Fix That Graph: Real and Personal Property


I sometimes just shake my head when I see the visuals that are used in city and school district presentations.  The good news is that just about any data graphic can be improved and I’ve got ideas about how to do that.  This is the first in a series of posts to encourage the use of high-quality graphics in public presentations.

This graph was used in a presentation for a City Council.  Let’s take a look at the graphic to see what can be improved.

  1. Make the title say what the graph really shows.  Does this graph represent real and personal property tax percentages over the years?  What city is represented here?  The title doesn’t tell – so neither can you.  Write a specific title that tells what the data shows.
  2. Watch the choice of dates.  The choice of years at the bottom of the graph are interesting.  This makes it appear that there has been a consistent pattern in the years between 1999 and 2008, but is that in fact the case?  In terms of dealing with real estate assesments, it is CRITICAL to know the prior year’s assessments and patterns, because those are used for the upcoming year’s assessments.
  3. Use correct scales.  What is the highest possible number on the left scale?  One hundred percent?  I recommend using a scale that actually goes to 100% if that indeed is the top of the overall scale.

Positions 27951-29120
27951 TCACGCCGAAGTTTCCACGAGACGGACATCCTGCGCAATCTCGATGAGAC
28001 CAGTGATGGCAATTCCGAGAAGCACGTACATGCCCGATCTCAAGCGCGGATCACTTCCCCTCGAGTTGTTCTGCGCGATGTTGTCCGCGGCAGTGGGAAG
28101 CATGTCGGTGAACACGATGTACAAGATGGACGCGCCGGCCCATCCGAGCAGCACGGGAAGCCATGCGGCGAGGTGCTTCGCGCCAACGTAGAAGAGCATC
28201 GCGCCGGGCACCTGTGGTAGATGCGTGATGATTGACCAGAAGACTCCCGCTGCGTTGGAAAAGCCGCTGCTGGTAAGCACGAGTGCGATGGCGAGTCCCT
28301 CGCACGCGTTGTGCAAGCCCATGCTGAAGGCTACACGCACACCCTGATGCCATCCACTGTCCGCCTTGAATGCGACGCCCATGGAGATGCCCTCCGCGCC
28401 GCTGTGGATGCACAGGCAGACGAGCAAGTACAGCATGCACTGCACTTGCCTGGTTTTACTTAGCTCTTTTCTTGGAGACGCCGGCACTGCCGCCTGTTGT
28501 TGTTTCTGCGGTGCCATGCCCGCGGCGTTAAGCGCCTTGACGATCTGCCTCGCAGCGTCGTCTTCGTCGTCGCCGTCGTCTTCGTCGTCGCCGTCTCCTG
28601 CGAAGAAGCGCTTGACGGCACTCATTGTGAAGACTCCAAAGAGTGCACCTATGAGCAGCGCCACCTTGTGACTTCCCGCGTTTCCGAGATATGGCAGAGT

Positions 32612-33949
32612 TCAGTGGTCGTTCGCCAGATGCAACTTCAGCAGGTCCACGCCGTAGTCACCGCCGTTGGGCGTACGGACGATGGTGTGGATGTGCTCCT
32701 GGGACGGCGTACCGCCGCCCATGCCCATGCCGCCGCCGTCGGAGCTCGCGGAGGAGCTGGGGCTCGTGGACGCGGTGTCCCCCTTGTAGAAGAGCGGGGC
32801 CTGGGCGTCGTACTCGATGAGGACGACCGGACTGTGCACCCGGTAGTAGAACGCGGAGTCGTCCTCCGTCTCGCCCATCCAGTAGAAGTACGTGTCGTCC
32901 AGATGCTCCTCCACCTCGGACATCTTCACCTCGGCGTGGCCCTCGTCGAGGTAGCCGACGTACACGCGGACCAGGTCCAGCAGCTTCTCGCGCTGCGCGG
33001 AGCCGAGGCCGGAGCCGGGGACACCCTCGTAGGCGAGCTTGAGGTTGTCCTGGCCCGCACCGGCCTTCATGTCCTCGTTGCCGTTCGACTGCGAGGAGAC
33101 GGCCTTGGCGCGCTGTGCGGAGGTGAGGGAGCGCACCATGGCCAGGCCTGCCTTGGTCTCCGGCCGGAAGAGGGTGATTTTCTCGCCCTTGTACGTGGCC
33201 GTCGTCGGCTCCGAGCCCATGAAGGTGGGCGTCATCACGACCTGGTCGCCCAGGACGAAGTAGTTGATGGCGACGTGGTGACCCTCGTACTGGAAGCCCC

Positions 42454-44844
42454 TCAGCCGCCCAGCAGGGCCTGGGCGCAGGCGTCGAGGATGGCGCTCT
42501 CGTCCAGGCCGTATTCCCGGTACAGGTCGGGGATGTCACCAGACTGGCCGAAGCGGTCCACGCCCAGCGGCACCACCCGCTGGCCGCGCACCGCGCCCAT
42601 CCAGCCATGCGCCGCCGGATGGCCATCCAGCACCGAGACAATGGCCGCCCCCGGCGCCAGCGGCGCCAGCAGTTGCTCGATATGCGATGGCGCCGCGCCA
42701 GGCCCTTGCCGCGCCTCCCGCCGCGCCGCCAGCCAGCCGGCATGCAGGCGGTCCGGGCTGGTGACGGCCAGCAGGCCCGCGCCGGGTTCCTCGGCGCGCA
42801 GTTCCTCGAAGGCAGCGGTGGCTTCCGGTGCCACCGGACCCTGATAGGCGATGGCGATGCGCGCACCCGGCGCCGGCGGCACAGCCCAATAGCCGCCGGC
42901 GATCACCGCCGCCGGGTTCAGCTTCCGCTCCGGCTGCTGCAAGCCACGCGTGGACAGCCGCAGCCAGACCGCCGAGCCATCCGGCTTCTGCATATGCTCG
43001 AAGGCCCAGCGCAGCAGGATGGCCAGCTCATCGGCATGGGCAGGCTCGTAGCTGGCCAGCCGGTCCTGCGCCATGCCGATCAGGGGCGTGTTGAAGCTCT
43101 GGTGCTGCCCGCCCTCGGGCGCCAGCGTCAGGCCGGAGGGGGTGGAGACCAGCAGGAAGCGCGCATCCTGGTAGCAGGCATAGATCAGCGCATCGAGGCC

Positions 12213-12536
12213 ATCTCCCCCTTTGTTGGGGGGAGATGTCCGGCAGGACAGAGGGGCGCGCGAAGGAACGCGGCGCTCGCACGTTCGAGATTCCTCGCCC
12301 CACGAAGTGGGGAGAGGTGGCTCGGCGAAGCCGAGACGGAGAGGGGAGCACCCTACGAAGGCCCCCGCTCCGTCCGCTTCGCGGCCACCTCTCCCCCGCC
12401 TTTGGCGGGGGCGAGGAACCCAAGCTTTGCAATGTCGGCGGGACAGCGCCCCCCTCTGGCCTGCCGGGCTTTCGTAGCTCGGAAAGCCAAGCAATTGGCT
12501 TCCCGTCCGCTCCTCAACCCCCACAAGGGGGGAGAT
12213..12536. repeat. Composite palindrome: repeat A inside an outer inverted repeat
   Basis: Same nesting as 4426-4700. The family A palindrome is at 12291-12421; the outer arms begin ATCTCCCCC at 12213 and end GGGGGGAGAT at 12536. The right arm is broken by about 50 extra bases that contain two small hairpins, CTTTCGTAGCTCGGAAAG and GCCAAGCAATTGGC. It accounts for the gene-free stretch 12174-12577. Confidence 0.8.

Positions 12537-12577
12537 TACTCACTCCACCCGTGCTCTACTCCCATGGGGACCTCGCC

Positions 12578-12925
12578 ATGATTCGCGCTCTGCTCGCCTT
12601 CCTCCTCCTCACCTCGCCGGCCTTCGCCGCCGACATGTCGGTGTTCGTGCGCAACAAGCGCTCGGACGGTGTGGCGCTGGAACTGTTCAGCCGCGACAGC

4. Give meaning to the data.  For this particular piece of data, which is better?  An increase in the percentages or a decrease in the percentages?
  5. Explain the content.  What is the difference between real property and personal property?  Will most of the citizens who read this graph know that? 
  6. Explain, specifically, what the percentages mean.  In 2008, what does 6.21% for real property really mean?  Using a percentage tells us that it is 6.21% of something, but what is it?  We don’t know unless you tell us.
  7. Provide statements to go with the graph.  Don’t forget to provide an analysis of the information through bulleted lists or numbered statements.  You could also write a short paragraph.  You are communicating information to citizens – don’t be shy about what you want them to get from the graph.  Citizens will also make their own interpretations as well.
  8. Use a background color that is visually appealing and prints well.  Gray is not a terrific color with navy blue and dark green bars on the graph.  A simple white background would be better.  When you choose a background, choose one that looks good with the colors you are using and also prints well in color and black and white.

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